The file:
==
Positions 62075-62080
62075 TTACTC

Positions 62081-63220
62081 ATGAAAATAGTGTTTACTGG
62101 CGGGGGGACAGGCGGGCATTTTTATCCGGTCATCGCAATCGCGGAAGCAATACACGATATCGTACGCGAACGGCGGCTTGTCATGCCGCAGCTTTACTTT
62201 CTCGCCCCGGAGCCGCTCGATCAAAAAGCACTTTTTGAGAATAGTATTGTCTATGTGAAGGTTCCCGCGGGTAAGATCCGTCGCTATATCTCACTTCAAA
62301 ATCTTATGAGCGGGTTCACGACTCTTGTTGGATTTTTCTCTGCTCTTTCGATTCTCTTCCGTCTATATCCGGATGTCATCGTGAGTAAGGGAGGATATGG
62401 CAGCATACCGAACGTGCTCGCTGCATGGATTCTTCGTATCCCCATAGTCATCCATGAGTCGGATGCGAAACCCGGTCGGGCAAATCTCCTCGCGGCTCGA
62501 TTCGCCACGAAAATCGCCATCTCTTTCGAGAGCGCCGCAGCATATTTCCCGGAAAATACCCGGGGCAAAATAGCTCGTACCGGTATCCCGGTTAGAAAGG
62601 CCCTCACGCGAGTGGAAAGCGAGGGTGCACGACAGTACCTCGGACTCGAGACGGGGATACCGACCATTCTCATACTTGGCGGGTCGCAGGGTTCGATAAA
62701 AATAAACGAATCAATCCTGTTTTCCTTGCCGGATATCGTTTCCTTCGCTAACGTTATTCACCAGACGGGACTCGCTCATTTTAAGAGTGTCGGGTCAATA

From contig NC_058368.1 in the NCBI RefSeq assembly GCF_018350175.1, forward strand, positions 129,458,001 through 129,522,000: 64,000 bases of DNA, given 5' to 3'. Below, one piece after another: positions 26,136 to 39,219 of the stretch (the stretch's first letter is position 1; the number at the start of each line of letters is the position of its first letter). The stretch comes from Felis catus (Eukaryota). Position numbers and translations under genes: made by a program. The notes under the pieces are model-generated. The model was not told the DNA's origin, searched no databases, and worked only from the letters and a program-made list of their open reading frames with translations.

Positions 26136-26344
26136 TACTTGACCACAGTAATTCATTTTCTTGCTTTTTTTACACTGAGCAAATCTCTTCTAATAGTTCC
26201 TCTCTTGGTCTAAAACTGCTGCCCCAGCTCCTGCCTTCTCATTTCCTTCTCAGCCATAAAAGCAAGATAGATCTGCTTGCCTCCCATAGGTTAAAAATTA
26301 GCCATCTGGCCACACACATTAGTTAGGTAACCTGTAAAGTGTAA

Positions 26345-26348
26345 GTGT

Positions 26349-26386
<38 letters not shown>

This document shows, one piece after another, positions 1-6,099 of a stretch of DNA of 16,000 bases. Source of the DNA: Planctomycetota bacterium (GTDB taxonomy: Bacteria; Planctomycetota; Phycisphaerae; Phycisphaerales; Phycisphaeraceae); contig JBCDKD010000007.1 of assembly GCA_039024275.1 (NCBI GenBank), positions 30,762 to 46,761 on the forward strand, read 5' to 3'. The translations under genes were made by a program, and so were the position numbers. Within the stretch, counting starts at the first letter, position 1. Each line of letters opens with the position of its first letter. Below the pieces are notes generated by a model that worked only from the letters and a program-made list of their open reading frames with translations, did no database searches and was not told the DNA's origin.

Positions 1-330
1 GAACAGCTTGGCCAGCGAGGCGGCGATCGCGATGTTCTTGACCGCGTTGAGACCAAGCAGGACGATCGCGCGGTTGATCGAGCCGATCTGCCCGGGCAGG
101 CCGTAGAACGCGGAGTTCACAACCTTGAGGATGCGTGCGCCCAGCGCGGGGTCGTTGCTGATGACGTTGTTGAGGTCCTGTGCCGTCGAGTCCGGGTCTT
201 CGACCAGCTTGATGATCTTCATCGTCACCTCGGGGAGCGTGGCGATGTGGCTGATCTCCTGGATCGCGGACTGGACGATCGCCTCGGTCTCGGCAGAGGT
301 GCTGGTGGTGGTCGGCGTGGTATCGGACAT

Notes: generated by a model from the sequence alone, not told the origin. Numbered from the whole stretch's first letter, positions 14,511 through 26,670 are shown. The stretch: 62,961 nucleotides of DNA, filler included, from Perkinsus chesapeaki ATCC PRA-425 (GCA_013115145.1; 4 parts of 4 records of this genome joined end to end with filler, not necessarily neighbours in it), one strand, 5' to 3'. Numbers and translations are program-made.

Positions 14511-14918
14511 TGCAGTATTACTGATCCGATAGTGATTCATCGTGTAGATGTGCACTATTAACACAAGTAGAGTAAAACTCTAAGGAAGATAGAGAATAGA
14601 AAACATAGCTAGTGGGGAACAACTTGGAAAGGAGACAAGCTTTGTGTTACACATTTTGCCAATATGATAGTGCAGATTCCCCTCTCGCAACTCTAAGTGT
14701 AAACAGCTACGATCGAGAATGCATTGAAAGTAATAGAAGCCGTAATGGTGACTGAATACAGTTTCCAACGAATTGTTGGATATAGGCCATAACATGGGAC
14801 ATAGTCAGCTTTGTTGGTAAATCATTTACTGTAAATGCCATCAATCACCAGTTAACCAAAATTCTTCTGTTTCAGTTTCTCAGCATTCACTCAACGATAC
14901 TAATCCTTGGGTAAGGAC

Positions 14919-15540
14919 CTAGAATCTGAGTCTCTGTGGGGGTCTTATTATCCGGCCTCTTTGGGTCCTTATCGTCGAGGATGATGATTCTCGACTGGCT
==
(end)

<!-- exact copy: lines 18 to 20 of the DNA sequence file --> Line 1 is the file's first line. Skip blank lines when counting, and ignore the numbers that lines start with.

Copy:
26345 GTGT

Positions 26349-26386
<38 letters not shown>